California will allow houses of worship to open for in-person services at reduced capacity and let retailers open for in-store shopping, state officials announced Monday.
Under guidelines announced by Gov. Gavin NewsomGavin NewsomThe Hill's Morning Report: Biden takes it on the chin Newsom denies parole for RFK assassin Why California needs a Latino state supreme court justice MORE (D) on Monday, churches will be allowed to reopen with approval from county public health officials, but they will be required to keep attendance to either 25 percent capacity or a maximum of 100 attendees.
State and county public health officials will collaborate to assess any increase in deaths or hospitalizations after three weeks of the loosened restrictions.
The Bay Area, however, has yet to lift restrictions on meetings of people from multiple households, including worship services, according to The Mercury News. A spokesperson for the Contra Costa County Public Health Department told the newspaper the county will “continue to abide by the terms of its own shelter-in-place order, currently set to expire June 1.”
President TrumpDonald TrumpWendy Sherman takes leading role as Biden's 'hard-nosed' Russia negotiator Senate needs to confirm Deborah Lipstadt as antisemitism envoy — Now Former acting Defense secretary under Trump met with Jan. 6 committee: report MORE said Friday he was designating all houses of worship nationwide as essential, claiming he would “override the governors” if they did not allow them to reopen.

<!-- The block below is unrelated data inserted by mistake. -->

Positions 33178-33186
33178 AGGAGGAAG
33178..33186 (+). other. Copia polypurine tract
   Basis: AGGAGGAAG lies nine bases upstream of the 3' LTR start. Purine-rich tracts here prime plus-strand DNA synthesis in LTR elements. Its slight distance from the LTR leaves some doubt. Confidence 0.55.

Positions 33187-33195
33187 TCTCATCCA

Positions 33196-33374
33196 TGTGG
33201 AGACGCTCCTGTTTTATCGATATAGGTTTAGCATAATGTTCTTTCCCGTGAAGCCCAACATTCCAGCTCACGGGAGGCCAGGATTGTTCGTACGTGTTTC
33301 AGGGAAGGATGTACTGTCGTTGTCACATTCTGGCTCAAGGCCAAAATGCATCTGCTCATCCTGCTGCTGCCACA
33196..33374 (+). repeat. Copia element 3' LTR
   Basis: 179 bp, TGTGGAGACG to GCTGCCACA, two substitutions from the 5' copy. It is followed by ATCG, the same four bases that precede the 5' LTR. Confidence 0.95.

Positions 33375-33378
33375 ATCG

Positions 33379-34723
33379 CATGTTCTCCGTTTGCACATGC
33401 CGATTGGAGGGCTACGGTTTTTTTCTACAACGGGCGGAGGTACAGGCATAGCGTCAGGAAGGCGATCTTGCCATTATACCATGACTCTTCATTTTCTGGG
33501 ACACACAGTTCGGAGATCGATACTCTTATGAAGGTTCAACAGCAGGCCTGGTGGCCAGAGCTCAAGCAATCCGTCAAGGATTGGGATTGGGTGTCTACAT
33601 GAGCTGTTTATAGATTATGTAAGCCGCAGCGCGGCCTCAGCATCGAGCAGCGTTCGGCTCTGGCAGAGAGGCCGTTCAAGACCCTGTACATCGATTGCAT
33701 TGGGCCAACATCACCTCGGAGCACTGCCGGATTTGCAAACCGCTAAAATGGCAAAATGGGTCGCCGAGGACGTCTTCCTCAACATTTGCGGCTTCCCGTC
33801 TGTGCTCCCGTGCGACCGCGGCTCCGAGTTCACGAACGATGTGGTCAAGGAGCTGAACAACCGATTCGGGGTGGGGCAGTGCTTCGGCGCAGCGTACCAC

While several lawsuits have been filed challenging Newsom’s restrictions on in-person religious services, the state’s 9th Circuit Court of Appeals last week found in his favor against San Diego’s South Bay United Pentecostal Church, 2-1.
The rules for retailers, meanwhile, will apply to the entire state. It does not cover hair salons, nail salons or barbershops.
"Together, our actions have helped bend the curve and reduce infections in our state. As sectors continue to open with changes that aim to lower risk, remember that COVID-19 is still present in our communities," Sonia Angell, director of the California Department of Public Health, said in a statement.
"As more of us may be leaving our homes, keeping physical distance, wearing face coverings in public, and washing your hands frequently are more important than ever to help protect yourself and those around you,” Angell added.